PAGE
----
The financial reports distributed each year before the annual shareholders’ meetings do give a good skeletal look at co-op finances. And it’s worth having a basic understanding of our income and expenses to gauge the impact of, for example, a very cold winter, on the one hand, and an increase in carrying charges, on the other.
Where do we get our income?
The #1 source of income, by a wide margin, is monthly carrying charges (maintenance). Apartment resale fees (the flip tax) account for another large chunk. Everything else adds up to only a bit more than 13% of revenue.
What do we spend our money on?
Over half our budget is spent on taxes and utilities. Labor, payroll overhead, and repairs account for another 30%. As delineated in published financials, here’s the full breakdown of expenses over a 5-year period:
|Utilities and fuel||27.25%|
|Real estate taxes||25.73%|
|Repairs and maintenance||11.67%|
|Mortgage and other interest||3.94%|
|Legal and audit||1.39%|
|State and city corporation taxes||0.57%|
|Mortgage refinancing costs||0.04%|
How has income changed in the past 5 years?
Revenue categories have stayed relatively stable, with apartment resale fees fluctuating slightly based on the real estate market. In 2013, flip tax intake jumped 75% over 2012 — $2.3 million — as apartments returned to the recovering market.
How have expenses changed in the past 5 years?
Here we can see a bit more variety from year to year. Taxes have increased 26.7% ($1.27 million) over five years. Fuel costs vary by $1.7 million from low to high, and that does not yet include this past winter’s fuel bill. Other expenses show a consistent trend upward by small margins.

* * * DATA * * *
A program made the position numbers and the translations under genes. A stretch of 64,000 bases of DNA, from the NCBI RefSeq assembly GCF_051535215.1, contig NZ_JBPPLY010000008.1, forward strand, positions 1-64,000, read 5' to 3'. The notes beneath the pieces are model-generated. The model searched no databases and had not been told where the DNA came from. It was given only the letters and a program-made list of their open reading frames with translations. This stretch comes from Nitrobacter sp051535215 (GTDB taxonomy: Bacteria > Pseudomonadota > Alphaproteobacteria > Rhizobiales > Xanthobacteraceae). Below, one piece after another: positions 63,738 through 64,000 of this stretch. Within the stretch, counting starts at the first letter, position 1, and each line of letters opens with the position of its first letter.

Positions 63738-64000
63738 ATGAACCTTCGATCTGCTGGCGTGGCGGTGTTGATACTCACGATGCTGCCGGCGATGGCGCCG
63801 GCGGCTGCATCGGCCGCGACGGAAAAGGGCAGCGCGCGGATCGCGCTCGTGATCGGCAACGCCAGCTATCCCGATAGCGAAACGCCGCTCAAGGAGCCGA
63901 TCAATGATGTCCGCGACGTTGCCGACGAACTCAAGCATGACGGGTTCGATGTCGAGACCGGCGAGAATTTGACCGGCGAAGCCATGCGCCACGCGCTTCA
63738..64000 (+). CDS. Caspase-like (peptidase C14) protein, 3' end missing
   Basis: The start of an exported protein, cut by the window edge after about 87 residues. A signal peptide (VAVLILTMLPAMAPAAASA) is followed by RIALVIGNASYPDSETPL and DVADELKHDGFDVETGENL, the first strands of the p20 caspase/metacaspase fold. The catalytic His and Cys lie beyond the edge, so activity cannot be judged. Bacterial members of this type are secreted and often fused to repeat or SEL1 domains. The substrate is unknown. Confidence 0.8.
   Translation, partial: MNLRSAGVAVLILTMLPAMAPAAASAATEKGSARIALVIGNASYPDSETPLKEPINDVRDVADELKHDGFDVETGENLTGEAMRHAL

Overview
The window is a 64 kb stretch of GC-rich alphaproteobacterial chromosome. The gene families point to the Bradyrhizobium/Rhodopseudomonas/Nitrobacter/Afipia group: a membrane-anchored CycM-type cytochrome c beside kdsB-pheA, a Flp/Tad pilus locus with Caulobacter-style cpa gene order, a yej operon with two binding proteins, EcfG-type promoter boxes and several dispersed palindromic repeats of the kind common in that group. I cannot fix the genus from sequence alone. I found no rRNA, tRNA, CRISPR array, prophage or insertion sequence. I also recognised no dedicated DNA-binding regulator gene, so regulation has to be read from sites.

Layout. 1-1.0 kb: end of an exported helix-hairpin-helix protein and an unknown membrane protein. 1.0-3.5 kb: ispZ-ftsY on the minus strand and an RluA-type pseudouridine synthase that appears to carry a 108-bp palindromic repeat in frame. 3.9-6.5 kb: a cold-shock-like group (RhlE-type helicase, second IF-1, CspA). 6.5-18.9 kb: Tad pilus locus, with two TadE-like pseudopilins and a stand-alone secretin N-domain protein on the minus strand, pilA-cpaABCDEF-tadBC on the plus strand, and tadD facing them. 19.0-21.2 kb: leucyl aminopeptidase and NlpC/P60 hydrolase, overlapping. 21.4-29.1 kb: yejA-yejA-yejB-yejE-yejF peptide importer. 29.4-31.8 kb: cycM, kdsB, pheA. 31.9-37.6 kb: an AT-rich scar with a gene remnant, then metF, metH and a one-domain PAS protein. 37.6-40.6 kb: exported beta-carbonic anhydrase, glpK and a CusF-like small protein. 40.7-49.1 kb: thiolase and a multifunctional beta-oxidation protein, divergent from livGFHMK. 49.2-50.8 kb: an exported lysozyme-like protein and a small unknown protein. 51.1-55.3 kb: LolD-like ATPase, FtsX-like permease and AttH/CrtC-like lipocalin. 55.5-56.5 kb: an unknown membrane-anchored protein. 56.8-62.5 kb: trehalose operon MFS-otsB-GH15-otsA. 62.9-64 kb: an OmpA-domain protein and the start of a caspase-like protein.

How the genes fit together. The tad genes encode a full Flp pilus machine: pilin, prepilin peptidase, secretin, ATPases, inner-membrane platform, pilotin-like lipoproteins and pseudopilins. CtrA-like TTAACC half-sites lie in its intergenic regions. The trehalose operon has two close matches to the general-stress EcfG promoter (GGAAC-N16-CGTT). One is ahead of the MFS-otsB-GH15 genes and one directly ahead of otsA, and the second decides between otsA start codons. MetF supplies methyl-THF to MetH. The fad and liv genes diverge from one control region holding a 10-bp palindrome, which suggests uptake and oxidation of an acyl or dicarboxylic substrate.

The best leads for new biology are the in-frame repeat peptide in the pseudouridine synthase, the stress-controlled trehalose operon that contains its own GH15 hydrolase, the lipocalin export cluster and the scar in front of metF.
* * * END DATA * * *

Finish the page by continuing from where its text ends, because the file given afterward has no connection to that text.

What’s driving expenses?
Primarily, outside forces: taxes, fuel costs, and inflation (though most of the gradual increases above are all greater than inflation in the same period of time). There’s probably a limit to what can be done to keep these expenses down. The co-op management has no control over real estate taxes, fuel costs, or weather. Labor costs should be expected to increase each year, by a reasonable amount. It’s possible that costs of repairs and maintenance could be controlled, or that the jump in legal fees could be mitigated. But, as the chart above shows, any savings in these areas would have a small effect on the overall budget.
What will income look like in the future?
Flip tax income should tend to gradually decline as 1st-time sales decrease and more sales pay lower fees. If the real estate market continues to grow, flip taxes will follow suit, but still at less than the market rate because of the decreasing number of 1st-time sales. Flip tax revenue is likely to decline as a percentage of co-op income over the long run.
Carrying charges and parking fees remain flat unless explicitly raised by the board. Rents are, for the most part, locked in to long-term leases, but a full evaluation of all co-op stores, offices, and communal areas could reveal small opportunities for extra income.
What if taxes increased another $1.25 million in the next five years? What could the co-op do to raise revenues to match? Well, a maintenance increase of about 1.5% each year would cover that increase. Or parking rates could be raised by 38% each year. Laundry rates could triple every year — so that by 2019 a load in the washer plus 30 minutes in the dryer would cost you $26. Any of these methods would raise the same amount of money from shareholders. Which makes the most sense?
There are a lot of details I don’t have access to, and others I’m glossing over. But I hope this helps understand the scale of the co-op’s budget — currently at $23 million — and the kinds of choices available to the board, management, and shareholders.